What Not to Include in Your HOA Meeting Minutes

It’s hard to overstate the importance of HOA meeting minutes. It’s not just that a good, solid set of minutes can ensure organization and transparent communication; it’s not just that keeping minutes keeps everyone on the same page. There are legal components to it, as well: Being transparent about actions that the Board takes—and about Board members who may dissent—can help mitigate any potential liability and diffuse any lawsuits, in worst-case scenarios.

As such, every member of the Board should have some notion of what to include in HOA meeting minutes—including the names of those in attendance; the date, time, and location of the meeting; and, of course, a record of any actions taken or decisions made.

Just as important as what you include in the HOA Meeting Minutes, though, is what you don’t include in the minutes. Including superfluous content will keep your minutes from being really focused, concise, and effective. More importantly, though, it could open the door to potential legal woes.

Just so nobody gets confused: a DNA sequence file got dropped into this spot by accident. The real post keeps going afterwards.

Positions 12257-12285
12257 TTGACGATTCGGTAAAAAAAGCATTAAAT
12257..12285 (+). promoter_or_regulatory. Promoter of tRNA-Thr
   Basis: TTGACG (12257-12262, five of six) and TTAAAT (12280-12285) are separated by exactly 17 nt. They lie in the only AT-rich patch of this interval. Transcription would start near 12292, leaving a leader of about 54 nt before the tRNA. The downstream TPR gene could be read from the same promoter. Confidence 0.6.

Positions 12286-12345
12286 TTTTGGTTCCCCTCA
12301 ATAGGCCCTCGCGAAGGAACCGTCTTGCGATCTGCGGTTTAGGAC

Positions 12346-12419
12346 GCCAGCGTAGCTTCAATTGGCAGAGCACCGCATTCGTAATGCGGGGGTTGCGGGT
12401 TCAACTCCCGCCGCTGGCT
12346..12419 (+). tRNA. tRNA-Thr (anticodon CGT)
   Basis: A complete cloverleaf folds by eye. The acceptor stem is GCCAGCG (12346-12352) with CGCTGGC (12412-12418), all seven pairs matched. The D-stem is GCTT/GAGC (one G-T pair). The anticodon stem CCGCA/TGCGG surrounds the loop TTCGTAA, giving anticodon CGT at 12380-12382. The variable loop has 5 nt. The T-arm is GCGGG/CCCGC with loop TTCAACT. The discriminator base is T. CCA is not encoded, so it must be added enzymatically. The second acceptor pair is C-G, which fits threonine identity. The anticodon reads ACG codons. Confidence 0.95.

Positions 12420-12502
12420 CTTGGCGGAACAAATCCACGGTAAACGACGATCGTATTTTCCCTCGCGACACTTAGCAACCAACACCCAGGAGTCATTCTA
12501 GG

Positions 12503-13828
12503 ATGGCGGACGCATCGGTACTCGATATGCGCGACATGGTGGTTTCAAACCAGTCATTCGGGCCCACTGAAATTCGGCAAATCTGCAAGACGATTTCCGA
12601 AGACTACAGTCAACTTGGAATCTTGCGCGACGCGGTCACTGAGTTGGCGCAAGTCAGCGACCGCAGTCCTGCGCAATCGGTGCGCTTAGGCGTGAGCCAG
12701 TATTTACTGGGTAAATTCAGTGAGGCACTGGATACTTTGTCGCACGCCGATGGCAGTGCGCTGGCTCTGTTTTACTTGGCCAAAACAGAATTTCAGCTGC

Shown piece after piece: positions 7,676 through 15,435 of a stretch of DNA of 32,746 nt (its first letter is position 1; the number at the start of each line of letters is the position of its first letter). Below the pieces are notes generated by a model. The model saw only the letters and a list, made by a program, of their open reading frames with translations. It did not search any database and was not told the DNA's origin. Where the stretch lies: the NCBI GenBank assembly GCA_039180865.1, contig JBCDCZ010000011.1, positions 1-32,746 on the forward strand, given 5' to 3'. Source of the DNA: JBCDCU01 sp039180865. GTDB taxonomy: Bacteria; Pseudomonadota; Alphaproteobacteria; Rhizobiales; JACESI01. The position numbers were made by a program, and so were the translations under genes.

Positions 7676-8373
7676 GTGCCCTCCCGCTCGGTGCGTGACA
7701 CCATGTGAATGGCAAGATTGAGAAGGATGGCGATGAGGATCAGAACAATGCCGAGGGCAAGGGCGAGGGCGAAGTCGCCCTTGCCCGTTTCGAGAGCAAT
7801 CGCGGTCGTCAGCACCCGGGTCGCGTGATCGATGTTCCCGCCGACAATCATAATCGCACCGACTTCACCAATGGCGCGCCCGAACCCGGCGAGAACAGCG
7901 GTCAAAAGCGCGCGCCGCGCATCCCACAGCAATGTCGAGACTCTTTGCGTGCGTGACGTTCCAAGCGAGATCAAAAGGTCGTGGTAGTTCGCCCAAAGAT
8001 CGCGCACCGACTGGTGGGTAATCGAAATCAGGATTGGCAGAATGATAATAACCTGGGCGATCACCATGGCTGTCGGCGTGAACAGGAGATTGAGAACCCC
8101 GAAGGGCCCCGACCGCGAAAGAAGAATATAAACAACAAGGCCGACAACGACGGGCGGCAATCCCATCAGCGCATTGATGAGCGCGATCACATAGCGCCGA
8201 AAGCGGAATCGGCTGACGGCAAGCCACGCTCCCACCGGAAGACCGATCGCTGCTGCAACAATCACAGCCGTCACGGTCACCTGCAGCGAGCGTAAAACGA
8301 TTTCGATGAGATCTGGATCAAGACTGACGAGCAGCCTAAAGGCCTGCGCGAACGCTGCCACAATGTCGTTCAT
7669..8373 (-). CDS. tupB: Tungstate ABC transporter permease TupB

So what should be omitted from your meeting minutes? The answer lies in our previous statement that you should record actions and decisions. Indeed you should—and you should leave out, well, most anything else. That includes discussion and comments that are made; all that counts is the ultimate motion, the dissention, and whether it passes or not.

Including comments and discussion leaves the door open for members to charge you with defamation or libel—obviously not an ideal situation. In much the same way, and for the same reasons, your minutes should steer clear of commentary and editorializing.

Keep the minutes action-oriented and decision-focused. That’s the secret to getting really good HOA meeting minutes, and to keeping your Association out of any potential, minutes-related trouble!

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Bryan Kuester

Bryan Kuester

Bryan is the CEO of Kuester Management Group. He has over 15 years of managing community associations throughout North and South Carolina.

His specialties include Community Association Management - maintenance, budgeting for operational and reserve funding, long-range planning, covenant enforcement, amenity management, onsite management, large scale management.

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